a match made in heaven

October 24, 2011

some strange cosmic serendipity has brought two phenomenal artists into my life, the first being tomas saraceno and his mind-blowing balloon structures and cities; the second, italo calvino and his two collections of outrageous short stories about the origins of the universe and imaginary cities, cosmicomics and invisible cities.

the use of space, air, lightness and being, plus the ideas of cities (new and old!) and the future tie these somewhat disparate artists together quite nicely. to be perfectly honest with you, i cried at how stunning these works were in conjunction with one another. nerd! let’s take a look!

tomas saraceno is an argentine artist working in germany, whose work expands and questions our view of our place in the universe. taking cues from various natural elements- air, light, water, weight, bubbles, clouds, spiderwebs- saraceno creates enormous installations of inhabitable nets, balloons, biospheres and domes. he ignites our imaginations with the possibilities of flying, floating, and utopian dreams but along with these possibilities we are confronted with the questions of how and why we live our lives, what role we have in the future of our planet, the extent of our environmental accountability.

poetic cosmos of the breath was a piece that he created in 2007 in essex. several people were invited to a field at dawn to watch and help an enormous dome inflate with the increasing warmth of the sun. how gorgeous, the photos of the iridescent waves and the final, inflated dome glowing in the sun! the work reminds me so much of one of the stories from calvino’s cosmicomics

italo calvino was an italian author who wrote poetic and playful novels and short stories navigating the the intersections of science, history, and mathematics. creating an experience similar to that of saraceno’s, calvino’s stories in cosmicomics travel through the evolution of the universe and its inhabitants. in invisible cities, we are transported to foreign lands that may or may not exist, to cities that are constantly emerging, crumbling, and changing.

together, saraceno and calvino leave my imagination exploding, dreaming about the origins of the universe and the distant future to which we are drifting. it’s always nice to find harmonies in art, and in this case, it was a match made in some kind of dome-like heaven.

from “the distance of the moon” in cosmicomics:

…In reality, from the top of the ladder, standing erect on the last rung, you could just touch the Moon if you held your arms up. We had taken the measurements carefully (we didn’t yet suspect that she was moving away from us); the only thing you had to be very careful about was where you put your hands. I always chose a scale that seemed fast (we climbed up in groups of five or six at a time), then I would cling first with one hand, then with both, and immediately I would feel the ladder and boat drifting away from below me, and the motion of the Moon would tear me from the Earth’s attraction. Yes, the Moon was so strong that she pulled you up; you realized this the moment you passed from one to the other: you had to swing up abruptly, with a kind of somersault, grabbing the scales, throwing your legs over your head, until your feet were on the Moon’s surface. Seen from the Earth, you looked as if you were hanging there with your head down, but for you, it was the normal position, and the only odd thing was that when you raised your eyes you saw the sea above you, glistening, with the boat and the others upside down, hanging like a bunch of grapes from the vine.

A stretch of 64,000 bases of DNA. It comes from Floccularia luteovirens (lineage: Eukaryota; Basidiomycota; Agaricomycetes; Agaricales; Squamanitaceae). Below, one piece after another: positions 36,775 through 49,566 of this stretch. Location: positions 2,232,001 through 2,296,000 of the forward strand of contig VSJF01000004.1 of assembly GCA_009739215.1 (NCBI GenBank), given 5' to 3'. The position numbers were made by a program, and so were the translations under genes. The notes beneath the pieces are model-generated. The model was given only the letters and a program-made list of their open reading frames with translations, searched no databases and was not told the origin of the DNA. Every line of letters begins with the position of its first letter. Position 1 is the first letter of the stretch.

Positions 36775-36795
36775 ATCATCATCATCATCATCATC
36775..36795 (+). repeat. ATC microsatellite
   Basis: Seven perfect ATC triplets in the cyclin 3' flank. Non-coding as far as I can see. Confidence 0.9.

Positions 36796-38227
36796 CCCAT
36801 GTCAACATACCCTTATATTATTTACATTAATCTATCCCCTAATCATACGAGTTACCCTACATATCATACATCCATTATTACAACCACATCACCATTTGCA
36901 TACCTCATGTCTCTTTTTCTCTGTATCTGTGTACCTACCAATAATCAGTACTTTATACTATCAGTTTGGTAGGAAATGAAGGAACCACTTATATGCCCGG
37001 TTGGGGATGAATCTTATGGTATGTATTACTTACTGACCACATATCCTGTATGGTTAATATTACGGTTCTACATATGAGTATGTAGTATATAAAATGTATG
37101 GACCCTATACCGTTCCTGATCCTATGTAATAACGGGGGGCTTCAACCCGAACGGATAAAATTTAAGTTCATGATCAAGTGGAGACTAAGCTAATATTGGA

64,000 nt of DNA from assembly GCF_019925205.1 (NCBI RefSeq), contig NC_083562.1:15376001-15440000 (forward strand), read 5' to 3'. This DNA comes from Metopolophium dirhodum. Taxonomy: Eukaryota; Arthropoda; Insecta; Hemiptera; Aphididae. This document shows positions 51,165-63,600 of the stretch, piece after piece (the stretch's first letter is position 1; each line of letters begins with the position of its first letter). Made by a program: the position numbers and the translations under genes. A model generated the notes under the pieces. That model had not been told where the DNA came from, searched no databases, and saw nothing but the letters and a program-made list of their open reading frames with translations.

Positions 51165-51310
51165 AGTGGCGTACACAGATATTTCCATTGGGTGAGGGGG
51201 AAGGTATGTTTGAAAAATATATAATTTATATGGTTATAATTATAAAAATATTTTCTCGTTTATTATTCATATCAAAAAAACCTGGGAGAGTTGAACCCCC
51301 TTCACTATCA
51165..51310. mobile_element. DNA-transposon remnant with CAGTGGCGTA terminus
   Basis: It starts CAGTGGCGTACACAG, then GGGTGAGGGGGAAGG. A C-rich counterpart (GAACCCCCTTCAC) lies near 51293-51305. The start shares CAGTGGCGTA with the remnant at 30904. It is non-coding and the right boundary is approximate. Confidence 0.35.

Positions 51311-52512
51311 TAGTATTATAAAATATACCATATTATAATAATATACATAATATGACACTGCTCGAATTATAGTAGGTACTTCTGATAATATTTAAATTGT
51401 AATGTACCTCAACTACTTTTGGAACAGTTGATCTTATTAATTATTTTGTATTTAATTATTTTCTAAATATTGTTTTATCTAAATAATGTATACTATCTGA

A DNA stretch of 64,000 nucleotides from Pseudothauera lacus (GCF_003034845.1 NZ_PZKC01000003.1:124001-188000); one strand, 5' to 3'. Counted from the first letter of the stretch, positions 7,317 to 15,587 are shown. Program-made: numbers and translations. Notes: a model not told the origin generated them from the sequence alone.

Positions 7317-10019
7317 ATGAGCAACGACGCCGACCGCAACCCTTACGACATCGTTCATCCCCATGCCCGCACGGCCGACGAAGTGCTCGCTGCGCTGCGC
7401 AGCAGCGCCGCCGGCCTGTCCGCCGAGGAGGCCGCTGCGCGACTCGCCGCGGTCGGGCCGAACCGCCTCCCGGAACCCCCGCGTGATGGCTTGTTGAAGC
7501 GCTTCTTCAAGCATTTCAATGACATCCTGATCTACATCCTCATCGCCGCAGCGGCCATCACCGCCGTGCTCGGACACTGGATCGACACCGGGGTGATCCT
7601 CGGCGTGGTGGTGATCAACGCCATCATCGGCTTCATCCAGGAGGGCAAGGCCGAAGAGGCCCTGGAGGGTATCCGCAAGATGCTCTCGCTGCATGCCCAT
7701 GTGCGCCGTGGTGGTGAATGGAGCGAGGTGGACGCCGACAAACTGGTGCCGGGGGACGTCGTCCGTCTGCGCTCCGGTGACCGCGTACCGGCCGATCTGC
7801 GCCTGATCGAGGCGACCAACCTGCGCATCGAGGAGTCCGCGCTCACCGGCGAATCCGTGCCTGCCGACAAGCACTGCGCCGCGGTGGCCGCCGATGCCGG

from invisible cities:

Thin Cities 5

If you choose to believe me, good.   Now I will tell how Octavia, the spider-web city, is made.   There is a precipice between two steep mountains: the city is over the void, bound to the two crests with ropes and chains and catwalks.   You walk on the little wooden ties, careful not to set your foot in the open spaces, or you cling to the hempen strands.   Below there is nothing for hundreds and hundreds of feet: a few clouds glide past; farther down you can glimpse the chasm’s bed.

This is the foundation of the city: a net which serves as passage and as support.   All the rest, instead of rising up, is hung below: rope ladders, hammocks, houses made like sacks, clothes hangers, terraces like gondolas, skins of water, gas jets, spits, baskets on strings, dumb-waiters, showers, trapezes and rings for children’s games, cable cars, chandeliers, pots with trailing plants.

Suspended over the abyss, the life of Octavia’s inhabitants is less uncertain than in other cities.   They know the net will last only so long.

all you lucky berliners MUST visit the hamburger bahnhof to spend some time with tomas’ massive solo show of beautiful structures! if you can’t make it, here’s a nice interview and tour of the installation. check out calvino’s cosmicomics and invisible cities from your local library or read “the distance of the moon” from cosmicomics and a few from invisible cities online. for more from calvino about lightness, read this (pretty long) essay about how the concept has shaped his literary career. ENJOY!

images via the arts catalystarchitizer, hamburger bahnhof, look in artkleine wundertüte, the last bite and tomas saraceno.

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